February 28, 2017
by Canadian Architect
Roger du Toit. Photo courtesy of the RAIC.
One of Canada’s most important and influential urban designers, whose portfolio includes Toronto’s CN Tower, Ottawa’s Parliamentary Precinct, the Wascana Centre in Regina and projects at more than 25 university campuses, is the recipient of the 2017 RAIC Gold Medal.
Roger du Toit, FRAIC, established his practice in Toronto in 1975, now known as DTAH. He was not only a professional architect but also a certified landscape architect and planner. Born in South Africa, he died in 2015, aged 75, from injuries suffered in a bicycle accident.
The RAIC Gold Medal is the highest honour the profession of architecture in Canada can bestow. It recognizes a significant and lasting contribution to Canadian architecture. du Toit’s widow, Sheila du Toit, and their sons Rob du Toit and Andre du Toit will accept the award at the RAIC/OAA Festival of Architecture taking place in Ottawa May 24-27.
“He was a leader and an innovator,” wrote the five-member selection jury. “He has made timeless contributions to significant parts of our urban environments across the country. He developed a unique career that transcended traditional understanding of architectural practice. His work encompassed planning, urban design, community development and architecture.”
In a career spanning more than 45 years, du Toit was involved in significant projects such the Distillery District and Queens Quay in Toronto; Confederation Boulevard and the Long Term Vision and Plan for the parliamentary and judicial precincts in Ottawa and the Downtown South Urban Design in Vancouver. He handled over 45 projects at more than 25 university campuses, including Carleton University, Queen’s University and the University of Regina. He also completed projects in Australia, Hong Kong, the Middle East and the United States.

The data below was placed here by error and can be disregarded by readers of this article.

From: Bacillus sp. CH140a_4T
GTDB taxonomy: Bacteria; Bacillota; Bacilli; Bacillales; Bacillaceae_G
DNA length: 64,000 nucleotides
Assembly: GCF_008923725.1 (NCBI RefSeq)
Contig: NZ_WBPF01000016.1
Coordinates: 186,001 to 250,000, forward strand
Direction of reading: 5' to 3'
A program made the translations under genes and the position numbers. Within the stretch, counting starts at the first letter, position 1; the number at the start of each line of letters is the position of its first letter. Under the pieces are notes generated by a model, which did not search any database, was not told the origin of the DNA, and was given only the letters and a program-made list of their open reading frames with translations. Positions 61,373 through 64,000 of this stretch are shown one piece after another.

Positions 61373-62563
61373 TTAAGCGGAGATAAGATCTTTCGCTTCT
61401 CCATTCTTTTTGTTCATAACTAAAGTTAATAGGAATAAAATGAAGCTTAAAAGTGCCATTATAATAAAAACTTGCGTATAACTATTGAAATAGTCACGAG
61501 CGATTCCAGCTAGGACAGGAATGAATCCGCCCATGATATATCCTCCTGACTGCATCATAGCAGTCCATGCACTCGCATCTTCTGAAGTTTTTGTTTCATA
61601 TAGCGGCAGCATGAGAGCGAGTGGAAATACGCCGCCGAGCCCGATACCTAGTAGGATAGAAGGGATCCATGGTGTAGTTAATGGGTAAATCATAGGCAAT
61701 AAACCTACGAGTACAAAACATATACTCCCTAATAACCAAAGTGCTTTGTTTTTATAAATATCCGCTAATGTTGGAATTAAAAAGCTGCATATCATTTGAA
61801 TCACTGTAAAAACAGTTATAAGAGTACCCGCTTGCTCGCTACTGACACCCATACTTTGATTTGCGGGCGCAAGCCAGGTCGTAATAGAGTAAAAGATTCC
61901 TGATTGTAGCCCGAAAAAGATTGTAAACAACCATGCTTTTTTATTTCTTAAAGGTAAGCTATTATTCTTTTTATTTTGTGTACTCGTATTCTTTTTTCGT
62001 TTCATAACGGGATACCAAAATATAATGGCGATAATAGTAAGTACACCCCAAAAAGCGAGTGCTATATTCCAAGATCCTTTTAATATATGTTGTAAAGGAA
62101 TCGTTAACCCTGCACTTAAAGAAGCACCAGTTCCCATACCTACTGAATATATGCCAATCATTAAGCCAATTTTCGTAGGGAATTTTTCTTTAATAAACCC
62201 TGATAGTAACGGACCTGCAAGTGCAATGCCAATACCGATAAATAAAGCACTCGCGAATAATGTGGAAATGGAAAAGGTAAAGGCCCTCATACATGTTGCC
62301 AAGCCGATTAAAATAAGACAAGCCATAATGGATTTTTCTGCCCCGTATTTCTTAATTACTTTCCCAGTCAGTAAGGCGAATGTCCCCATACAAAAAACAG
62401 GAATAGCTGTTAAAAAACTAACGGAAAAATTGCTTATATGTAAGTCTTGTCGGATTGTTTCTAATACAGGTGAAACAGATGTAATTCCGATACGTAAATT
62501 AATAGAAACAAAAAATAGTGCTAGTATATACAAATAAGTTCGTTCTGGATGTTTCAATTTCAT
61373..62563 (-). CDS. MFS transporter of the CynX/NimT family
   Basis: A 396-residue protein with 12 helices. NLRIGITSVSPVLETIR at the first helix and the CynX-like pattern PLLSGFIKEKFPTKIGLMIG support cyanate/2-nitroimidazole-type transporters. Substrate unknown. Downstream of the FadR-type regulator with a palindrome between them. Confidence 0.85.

“He was very much the ‘master architect’ working and coordinating a wide range of groups, institutions, and communities,” said the jury. “He anticipated and planned for unknown futures. He took stewardship on as an important component of his relationship with his clients. He was also committed to research, teaching, and sharing.
“His work inspired many professionals and firms that followed his pioneering in urban design,” said the jury. “He made us aware that our community projects could go way beyond the traditional notions of just streetscapes.”
The jury members were: Barry Johns, FRAIC, Patricia Patkau, FRAIC, Tom Emodi, FRAIC, David Scott, MRAIC, Wayne DeAngelis, PP/FRAIC and Ricardo L. Castro, FRAIC.
Previous Gold Medalists include Peter Busby, FRAIC, His Highness the Aga Khan, Peter Cardew, FRAIC, Bing Thom, FRAIC, George Baird, FRAIC, John and Patricia Patkau, FRAIC, Dan Hanganu, FIRAC, Mario Saia, FIRAC, Bruce Kuwabara, FRAIC, Richard Henriquez, FRAIC, Jane Jacobs, Ralph Erskine, Arthur Erickson, FRAIC, Eberhard Zeidler, FRAIC, Phyllis Lambert, FRAIC, Barton Myers, Moshe Safdie, FRAIC, Raymond Moriyama, FRAIC, and Jack Diamond, FRAIC.